The U.S. fight against the Taliban also made for some strange alliances. Ethnic warlords and drug traffickers were certainly on this list.

One of the most infamous U.S. “allies” was Lt. General Abdul Raziq, a commander in the Kandahar province serving in the Afghan Border Police. He was known for being one of the most influential and powerful security officials in the region. However, this type of stability came at a price.

In return for it, the U.S. would turn a blind eye to the “drug trafficking, corruption, extrajudicial killings, torture, and illegal imprisonment” carried out by the Lt. Gen. Ultimately, in 2018 one of his bodyguards assassinated him.

Another shameful problem in Afghanistan was the rampant child sexual abuse among Afghan forces. The sexual abuse of young boys by Afghan commanders was an often-ignored plight. The focus was always on defeating the Taliban. Trying to distinguish the atrocities of the Taliban from those committed by U.S.-backed forces obviously did not make much of a difference to the local villagers.

The theme here is that the U.S. alternative to the Taliban weren’t always easy to differentiate between. Yes, Afghan women gained more rights and the people overall gained more freedoms. But, the government was corrupt. Afghan troops were not being paid and the Taliban were offering better incentives.

Additionally, the ethnic and tribal history and makeup of Afghanistan play a massive role in Afghan society- a factor which was often ignored.

To truly see the failure of foreign policy in Afghanistan, compare the withdrawals of the Soviet Union to that of the recent U.S. and NATO withdrawal. When the Soviet Union pulled-out, the Soviet-backed government in Kabul held on for another three years; the U.S.-backed government collapsed almost immediately. If 20 years and $2 trillion dollars couldn’t prevent that, then having approximately 2,500 troops stationed indefinitely in Afghanistan might not have either.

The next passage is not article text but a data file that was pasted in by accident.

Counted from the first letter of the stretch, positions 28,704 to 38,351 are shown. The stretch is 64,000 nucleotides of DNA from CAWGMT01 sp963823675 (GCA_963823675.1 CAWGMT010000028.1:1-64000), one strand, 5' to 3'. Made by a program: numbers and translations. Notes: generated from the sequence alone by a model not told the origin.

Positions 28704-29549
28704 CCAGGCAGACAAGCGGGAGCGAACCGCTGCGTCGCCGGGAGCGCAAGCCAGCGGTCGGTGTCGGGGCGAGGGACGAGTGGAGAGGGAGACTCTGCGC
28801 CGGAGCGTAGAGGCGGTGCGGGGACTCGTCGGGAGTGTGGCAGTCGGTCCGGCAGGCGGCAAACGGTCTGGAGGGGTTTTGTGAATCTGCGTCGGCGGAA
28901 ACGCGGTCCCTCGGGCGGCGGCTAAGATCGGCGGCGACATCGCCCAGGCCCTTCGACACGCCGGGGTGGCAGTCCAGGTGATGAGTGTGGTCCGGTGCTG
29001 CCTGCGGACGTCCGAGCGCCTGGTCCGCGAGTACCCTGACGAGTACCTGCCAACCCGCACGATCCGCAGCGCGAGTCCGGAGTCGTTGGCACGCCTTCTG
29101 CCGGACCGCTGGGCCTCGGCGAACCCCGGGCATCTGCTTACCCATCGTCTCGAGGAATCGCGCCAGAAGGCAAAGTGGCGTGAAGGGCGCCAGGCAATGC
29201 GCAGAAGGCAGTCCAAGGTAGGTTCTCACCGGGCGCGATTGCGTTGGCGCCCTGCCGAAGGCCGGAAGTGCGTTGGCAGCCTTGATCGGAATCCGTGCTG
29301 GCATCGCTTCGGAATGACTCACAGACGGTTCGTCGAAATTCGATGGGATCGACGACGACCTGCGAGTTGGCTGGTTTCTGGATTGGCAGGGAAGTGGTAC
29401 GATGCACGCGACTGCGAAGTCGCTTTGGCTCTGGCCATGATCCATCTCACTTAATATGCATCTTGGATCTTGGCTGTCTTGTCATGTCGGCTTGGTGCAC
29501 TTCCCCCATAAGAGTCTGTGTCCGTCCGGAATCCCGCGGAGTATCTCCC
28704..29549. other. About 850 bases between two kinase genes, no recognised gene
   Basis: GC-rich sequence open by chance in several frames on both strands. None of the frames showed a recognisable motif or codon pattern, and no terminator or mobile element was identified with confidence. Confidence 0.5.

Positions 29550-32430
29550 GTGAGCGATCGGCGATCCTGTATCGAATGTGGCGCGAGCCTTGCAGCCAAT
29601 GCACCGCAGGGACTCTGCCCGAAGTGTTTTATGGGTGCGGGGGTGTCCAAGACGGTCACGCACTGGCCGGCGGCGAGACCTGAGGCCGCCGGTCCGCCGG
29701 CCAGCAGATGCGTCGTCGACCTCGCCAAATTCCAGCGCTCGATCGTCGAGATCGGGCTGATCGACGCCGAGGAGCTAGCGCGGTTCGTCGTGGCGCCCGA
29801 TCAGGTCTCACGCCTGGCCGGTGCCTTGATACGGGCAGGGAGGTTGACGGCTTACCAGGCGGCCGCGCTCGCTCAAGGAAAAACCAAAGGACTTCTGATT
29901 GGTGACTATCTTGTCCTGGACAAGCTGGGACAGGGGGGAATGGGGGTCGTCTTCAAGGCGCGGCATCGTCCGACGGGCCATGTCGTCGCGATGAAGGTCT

Global perceptions of the United States are likely to be severely impacted by the costly war in Afghanistan in the months and years to come. Many nations will view the U.S. abandoning its partners as a warning sign not to deal with the U.S. We have already recently seen this happen with the U.S. abandoning its Kurdish partners in Syria during the Trump Administration.

This time, Russia and China will capitalize on this massive foreign policy failure. Make no mistake; U.S. credibility has been lost because of the debacle in Afghanistan. However, it was invading Afghanistan which ultimately caused this, not withdrawing from it.

The biggest fear now is how the U.S. will react to current and future aggressions by Russia and China. The U.S. may try to save face and flex its muscles on contentious issues with these nations. However, in doing so it may overact, thereby creating a more dangerous situation.

Right now let’s hope that the appetite for war has been lost. The lesson of Afghanistan was a hard one the American military and foreign policy machine should only have to learn once.

(Contributing writer, Ari Mitropoulos) (Contributing editor, Brooke Bell)